The Arty Semite

Lydia Flem: Words Beyond Suffering’s Reach

By Benjamin Ivry

  • Print
  • Share Share
wiki commons

The Belgian Jewish author Lydia Flem explored her family’s heritage in 2004’s “How I Cleared Out My Parents’ House” (Comment j’ai vidé la maison de mes parents) from Les éditions du Seuil. Holocaust survivors, Flem’s parents never spoke of their wartime sufferings. Flem, spared the horror of her family’s history, writes that her generation “had to struggle to live its own existence, its own history, distinct from [her parents’] traumatic memories.” Of her family’s silence about the Holocaust, she adds:

What I knew, I was not supposed to know, they had not wanted me to know. It was forbidden knowledge. Stained with ghastliness, shame, denial, knowledge frozen in ice, petrified.

On February 3, Flem published a more recent element of her own history, an autobiographical novel, “Queen Alice,” (La Reine Alice) with Les éditions du Seuil inspired by a real-life bout with breast cancer. Describing chemotherapy sessions of Alice (herself), Flem evokes a looking-glass world where a White Rabbit (her oncologist) is as bafflingly ambiguous as in Lewis Carroll’s masterpiece.

Flem’s understanding of human emotions is profound; she previously published 1986’s “The Daily Lives of Freud and His Patients” (La vie quotidienne de Freud et de ses patients) from Les editions Hachette, followed by 1991’s “Freud the Man” (L’homme Freud) from Les éditions du Seuil, available in translation from The Other Press.

Analyzing her reactions and self-therapy, Flem describes being “cradled” by the song “Don’t Explain” co-written by Billie Holiday and Arthur Herzog Jr., as if a reflection of her illness’s inexplicability. When the White Rabbit inquires how Alice is feeling, she replies by singing a different song, the ironic comic number, “Tout va très bien, Madame la Marquise” (Everything’s Fine, Ma’am) composed by the French Jewish songwriter Paul Misraki and popularized by the 1930s French Jewish bandleader Ray Ventura.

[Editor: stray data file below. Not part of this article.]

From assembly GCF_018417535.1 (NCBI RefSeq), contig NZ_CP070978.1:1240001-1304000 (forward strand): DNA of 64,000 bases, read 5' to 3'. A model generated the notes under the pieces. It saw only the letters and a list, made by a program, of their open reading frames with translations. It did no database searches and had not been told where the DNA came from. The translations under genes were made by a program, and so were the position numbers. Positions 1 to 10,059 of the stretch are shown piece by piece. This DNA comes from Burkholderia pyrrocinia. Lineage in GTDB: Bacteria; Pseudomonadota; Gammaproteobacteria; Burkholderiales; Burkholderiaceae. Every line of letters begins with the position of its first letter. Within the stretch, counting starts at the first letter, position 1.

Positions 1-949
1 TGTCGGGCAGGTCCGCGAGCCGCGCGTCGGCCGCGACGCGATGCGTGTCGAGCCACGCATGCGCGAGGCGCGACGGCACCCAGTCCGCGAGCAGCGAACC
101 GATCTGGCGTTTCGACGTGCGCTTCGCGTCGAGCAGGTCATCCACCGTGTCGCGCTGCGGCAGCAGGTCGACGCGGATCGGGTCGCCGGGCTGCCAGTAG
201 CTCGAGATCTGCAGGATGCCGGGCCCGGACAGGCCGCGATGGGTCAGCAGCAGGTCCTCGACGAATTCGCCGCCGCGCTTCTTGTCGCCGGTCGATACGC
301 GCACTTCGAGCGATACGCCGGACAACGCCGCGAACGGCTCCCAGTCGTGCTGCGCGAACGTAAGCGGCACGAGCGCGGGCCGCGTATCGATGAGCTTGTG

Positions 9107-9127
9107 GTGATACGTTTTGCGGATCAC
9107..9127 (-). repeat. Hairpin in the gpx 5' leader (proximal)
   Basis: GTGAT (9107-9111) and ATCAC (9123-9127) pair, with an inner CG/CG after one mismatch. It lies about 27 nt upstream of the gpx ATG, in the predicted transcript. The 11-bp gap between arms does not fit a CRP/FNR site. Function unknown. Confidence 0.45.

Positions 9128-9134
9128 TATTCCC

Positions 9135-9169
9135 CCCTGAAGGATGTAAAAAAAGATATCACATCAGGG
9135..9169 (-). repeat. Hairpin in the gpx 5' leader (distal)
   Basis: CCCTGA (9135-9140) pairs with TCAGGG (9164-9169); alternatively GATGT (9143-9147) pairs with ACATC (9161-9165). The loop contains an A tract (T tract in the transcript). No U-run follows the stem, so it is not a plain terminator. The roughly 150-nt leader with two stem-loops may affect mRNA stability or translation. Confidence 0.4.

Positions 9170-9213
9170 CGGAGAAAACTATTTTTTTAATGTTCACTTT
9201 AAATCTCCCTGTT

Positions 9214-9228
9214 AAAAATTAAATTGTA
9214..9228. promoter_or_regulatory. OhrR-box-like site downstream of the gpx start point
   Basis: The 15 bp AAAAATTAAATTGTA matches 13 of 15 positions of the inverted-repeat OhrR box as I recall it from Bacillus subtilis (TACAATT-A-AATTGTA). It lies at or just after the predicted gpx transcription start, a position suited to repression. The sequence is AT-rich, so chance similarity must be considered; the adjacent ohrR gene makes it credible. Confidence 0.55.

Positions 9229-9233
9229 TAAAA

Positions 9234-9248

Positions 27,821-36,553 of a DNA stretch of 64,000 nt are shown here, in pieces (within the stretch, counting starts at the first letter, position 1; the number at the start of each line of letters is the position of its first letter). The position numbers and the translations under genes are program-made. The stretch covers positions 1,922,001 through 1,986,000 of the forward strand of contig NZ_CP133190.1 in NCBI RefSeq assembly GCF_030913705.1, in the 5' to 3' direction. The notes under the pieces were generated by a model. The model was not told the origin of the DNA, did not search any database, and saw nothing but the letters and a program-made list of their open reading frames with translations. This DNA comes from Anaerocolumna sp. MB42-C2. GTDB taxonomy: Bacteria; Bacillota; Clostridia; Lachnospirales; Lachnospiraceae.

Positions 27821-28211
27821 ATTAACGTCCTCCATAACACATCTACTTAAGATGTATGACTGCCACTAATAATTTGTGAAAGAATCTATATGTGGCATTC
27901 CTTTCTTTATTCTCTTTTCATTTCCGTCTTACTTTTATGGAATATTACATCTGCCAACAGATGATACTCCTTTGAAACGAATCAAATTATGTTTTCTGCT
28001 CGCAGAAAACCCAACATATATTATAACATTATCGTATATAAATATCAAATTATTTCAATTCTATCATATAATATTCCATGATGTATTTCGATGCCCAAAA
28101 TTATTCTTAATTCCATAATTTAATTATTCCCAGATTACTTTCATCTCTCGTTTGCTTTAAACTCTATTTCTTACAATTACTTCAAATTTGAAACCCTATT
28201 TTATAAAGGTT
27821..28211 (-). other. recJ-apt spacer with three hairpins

Reading also provides comfort, notably Paul Celan’s poem “Corona” (“Time returns to the Shell. In the mirror it’s Sunday”) which Alice discovers “wraps her in words like a blanket, placing her beyond suffering’s reach.” She also pores over Kafka’s novel “The Castle”, relishing a passage about self-reliance in pursuing one’s voyage:

The villagers who sent him away or seemed to fear him struck him as less dangerous, for basically they were rejecting only his person, while helping him to concentrate his forces.

Courageously pursuing her own voyage, Flem has produced an inspiring and compelling text in the family tradition of survival.

Watch Lydia Flem describe her new book in March 2011.


Permalink | | Share | Email | Print | Filed under: Lydia Flem, Freud, Lewis Carroll

The Jewish Daily Forward welcomes reader comments in order to promote thoughtful discussion on issues of importance to the Jewish community. In the interest of maintaining a civil forum, The Jewish Daily Forwardrequires that all commenters be appropriately respectful toward our writers, other commenters and the subjects of the articles. Vigorous debate and reasoned critique are welcome; name-calling and personal invective are not. While we generally do not seek to edit or actively moderate comments, our spam filter prevents most links and certain key words from being posted and The Jewish Daily Forward reserves the right to remove comments for any reason.




Find us on Facebook!
  • When is a legume not necessarily a legume? Philologos has the answer.
  • "Sometime in my childhood, I realized that the Exodus wasn’t as remote or as faceless as I thought it was, because I knew a former slave. His name was Hersh Nemes, and he was my grandfather." Share this moving Passover essay!
  • Getting ready for Seder? Chag Sameach! http://jd.fo/q3LO2
  • "We are not so far removed from the tragedies of the past, and as Jews sit down to the Seder meal, this event is a teachable moment of how the hatred of Jews-as-Other is still alive and well. It is not realistic to be complacent."
  • Aperitif Cocktail, Tequila Shot, Tom Collins or Vodka Soda — Which son do you relate to?
  • Elvis craved bacon on tour. Michael Jackson craved matzo ball soup. We've got the recipe.
  • This is the face of hatred.
  • What could be wrong with a bunch of guys kicking back with a steak and a couple of beers and talking about the Seder? Try everything. #ManSeder
  • BREAKING: Smirking killer singled out Jews for death in suburban Kansas City rampage. 3 die in bloody rampage at JCC and retirement home.
  • Real exodus? For Mimi Minsky, it's screaming kids and demanding hubby on way down to Miami, not matzo in the desert.
  • The real heroines of Passover prep aren't even Jewish. But the holiday couldn't happen without them.
  • Is Handel’s ‘Messiah’ an anti-Semitic screed?
  • Meet the Master of the Matzo Ball.
  • Pierre Dulaine wants to do in his hometown of Jaffa what he did for kids in Manhattan: teach them to dance.
  • "The first time I met Mick Jagger, I said, 'Those are the tackiest shoes I’ve ever seen.'” Jewish music journalist Lisa Robinson remembers the glory days of rock in her new book, "There Goes Gravity."
  • from-cache

Would you like to receive updates about new stories?




















We will not share your e-mail address or other personal information.

Already subscribed? Manage your subscription.